US vetoes import ban on Apple products

The Obama administration has vetoed a ban that affected certain iPhone and iPad models due to patent claim by Samsung

By , IDG News Service |  IT Management, Apple

The Obama administration has vetoed a decision by the U.S. International Trade Commission to ban the import of certain Apple products to the U.S. on the grounds they infringed a Samsung Electronics technology patent.

In its decision Saturday, the administration said banning the products, which include older models of the iPhone and iPad, would be against the U.S. public interest. It cited concerns that patents essential to implementing technology standards, or so-called standards essential patents (SEPs), can be used to harm competition.

"Licensing SEPs on [fair and reasonable terms] is an important element of the Administration's policy of promoting innovation and economic progress and reflects the positive linkages between patent rights and standards setting," the administration's trade representative, Michael Froman, wrote in his decision.

The ruling will be a setback for Samsung, which is engaged in a broad, worldwide legal battle with Apple in which both companies accuse the other of using their patented technologies without a license.

In a statement, Samsung said it was disappointed with the decision. "The ITC's decision correctly recognized that Samsung has been negotiating in good faith and that Apple remains unwilling to take a license," Samsung said.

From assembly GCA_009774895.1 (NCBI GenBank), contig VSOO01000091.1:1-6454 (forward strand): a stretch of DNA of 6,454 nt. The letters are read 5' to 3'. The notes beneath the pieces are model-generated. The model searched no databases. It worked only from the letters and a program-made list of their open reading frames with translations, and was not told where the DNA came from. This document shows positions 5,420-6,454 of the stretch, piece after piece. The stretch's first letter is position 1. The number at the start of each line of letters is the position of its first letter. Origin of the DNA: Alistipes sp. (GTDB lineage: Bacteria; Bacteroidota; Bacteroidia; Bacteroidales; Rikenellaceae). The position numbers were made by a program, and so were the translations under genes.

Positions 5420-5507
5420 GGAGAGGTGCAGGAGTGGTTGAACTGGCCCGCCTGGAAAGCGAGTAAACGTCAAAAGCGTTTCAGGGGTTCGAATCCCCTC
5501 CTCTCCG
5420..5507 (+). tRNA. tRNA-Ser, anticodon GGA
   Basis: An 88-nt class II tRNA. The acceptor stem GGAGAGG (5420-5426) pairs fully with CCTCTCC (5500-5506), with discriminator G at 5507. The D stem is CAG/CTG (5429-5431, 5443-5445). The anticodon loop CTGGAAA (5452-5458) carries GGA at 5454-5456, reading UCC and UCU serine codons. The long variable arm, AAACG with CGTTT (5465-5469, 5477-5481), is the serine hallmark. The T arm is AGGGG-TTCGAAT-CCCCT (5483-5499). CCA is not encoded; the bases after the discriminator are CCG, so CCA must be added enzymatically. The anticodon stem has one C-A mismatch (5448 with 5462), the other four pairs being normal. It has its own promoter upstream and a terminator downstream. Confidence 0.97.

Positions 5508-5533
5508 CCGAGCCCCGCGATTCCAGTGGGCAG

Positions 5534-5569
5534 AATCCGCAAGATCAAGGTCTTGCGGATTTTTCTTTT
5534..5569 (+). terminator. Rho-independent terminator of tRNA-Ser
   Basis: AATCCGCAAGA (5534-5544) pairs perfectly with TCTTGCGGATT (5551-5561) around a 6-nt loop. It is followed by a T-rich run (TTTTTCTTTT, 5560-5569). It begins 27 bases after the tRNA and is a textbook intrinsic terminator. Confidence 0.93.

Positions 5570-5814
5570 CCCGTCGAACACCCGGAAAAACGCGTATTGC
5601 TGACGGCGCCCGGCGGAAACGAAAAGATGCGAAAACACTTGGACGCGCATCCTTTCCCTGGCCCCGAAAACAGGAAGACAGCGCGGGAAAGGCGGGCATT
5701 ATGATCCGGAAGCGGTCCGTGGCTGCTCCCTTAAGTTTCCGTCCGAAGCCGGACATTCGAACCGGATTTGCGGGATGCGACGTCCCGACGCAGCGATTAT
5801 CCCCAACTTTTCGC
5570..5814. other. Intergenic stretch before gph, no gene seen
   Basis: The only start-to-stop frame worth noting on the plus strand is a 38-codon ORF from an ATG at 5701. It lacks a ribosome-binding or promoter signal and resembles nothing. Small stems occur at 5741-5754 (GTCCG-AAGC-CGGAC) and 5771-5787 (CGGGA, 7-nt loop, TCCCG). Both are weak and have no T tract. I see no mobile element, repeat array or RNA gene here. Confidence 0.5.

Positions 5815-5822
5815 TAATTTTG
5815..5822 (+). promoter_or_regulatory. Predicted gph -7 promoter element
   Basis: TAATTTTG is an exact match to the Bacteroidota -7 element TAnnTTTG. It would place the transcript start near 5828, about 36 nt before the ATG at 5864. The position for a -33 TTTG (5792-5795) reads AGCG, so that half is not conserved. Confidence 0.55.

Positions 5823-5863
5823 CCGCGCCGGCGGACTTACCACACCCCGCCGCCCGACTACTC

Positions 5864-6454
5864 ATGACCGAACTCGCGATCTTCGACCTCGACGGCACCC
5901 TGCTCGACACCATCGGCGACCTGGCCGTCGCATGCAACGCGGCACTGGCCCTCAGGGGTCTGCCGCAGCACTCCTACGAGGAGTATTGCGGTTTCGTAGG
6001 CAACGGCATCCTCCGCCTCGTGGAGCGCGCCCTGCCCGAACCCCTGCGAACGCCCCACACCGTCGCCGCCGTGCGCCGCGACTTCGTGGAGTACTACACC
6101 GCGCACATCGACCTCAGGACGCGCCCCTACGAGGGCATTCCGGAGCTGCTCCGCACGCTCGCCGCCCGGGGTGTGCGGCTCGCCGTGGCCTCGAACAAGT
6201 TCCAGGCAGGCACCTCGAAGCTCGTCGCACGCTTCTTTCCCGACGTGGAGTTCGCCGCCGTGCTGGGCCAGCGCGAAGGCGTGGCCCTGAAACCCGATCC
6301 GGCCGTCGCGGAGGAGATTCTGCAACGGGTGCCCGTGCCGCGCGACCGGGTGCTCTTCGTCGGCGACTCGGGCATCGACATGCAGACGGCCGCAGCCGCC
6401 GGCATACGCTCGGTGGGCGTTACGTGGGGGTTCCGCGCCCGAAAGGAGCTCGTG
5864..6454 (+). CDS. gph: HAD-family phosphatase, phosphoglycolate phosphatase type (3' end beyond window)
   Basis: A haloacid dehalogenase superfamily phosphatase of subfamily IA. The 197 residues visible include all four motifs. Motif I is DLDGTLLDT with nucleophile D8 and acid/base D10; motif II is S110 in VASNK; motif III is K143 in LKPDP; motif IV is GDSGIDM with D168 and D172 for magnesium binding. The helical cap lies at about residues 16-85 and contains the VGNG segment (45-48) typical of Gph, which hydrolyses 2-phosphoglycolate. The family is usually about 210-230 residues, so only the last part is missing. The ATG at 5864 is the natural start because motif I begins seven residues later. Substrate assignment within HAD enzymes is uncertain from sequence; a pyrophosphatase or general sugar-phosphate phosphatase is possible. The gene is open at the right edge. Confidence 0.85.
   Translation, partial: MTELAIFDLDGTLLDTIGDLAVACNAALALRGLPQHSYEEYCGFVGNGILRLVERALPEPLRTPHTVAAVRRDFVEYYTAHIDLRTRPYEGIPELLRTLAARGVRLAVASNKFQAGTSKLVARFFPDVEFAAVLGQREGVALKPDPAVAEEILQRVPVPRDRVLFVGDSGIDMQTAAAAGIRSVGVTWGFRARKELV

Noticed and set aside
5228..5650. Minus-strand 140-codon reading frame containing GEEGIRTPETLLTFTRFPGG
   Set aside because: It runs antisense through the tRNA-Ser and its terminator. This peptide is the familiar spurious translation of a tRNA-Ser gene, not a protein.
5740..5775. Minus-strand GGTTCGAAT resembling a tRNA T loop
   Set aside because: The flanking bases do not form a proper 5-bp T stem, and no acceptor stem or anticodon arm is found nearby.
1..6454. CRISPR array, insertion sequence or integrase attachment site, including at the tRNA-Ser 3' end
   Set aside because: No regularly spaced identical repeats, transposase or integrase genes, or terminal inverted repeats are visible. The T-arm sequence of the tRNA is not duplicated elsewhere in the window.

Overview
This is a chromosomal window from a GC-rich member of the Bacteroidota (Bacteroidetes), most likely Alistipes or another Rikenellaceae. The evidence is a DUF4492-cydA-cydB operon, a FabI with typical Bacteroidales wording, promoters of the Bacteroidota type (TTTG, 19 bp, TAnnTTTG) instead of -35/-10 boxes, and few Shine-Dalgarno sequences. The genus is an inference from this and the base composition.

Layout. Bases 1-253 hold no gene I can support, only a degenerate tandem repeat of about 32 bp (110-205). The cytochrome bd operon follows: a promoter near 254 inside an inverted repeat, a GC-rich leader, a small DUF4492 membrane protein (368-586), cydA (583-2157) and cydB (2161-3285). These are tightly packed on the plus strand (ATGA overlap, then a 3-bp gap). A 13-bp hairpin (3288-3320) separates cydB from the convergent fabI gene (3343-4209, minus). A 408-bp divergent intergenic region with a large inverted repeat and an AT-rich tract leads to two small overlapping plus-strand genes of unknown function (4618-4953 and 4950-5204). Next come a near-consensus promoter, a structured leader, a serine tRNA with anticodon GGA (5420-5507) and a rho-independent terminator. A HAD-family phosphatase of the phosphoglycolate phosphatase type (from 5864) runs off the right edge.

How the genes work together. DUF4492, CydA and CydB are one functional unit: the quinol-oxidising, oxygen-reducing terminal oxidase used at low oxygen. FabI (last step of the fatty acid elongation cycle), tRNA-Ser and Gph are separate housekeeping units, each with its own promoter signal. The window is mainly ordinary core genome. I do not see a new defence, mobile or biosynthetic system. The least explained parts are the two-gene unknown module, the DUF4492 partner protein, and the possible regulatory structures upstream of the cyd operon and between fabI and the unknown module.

The South Korean electronics maker filed its complaint with the ITC almost two years ago. In June this year, the ITC determined that the Apple products involved should be banned from import because they infringe one of Samsung's patents. The products affected were the AT&T models of the iPhone 4, iPhone 3GS, iPhone 3, iPad 3G and iPad 2 3G. Only the iPhone 4 and the iPad 2 3G are currently sold in the U.S. by AT&T.

The administration noted Saturday that it can overturn ITC rulings when it considers they conflict with U.S. policy and the public interest. It said Samsung can continue to pursue remedies against Apple through the courts.

James Niccolai covers data centers and general technology news for IDG News Service. Follow James on Twitter at @jniccolai. James's e-mail address is james_niccolai@idg.com

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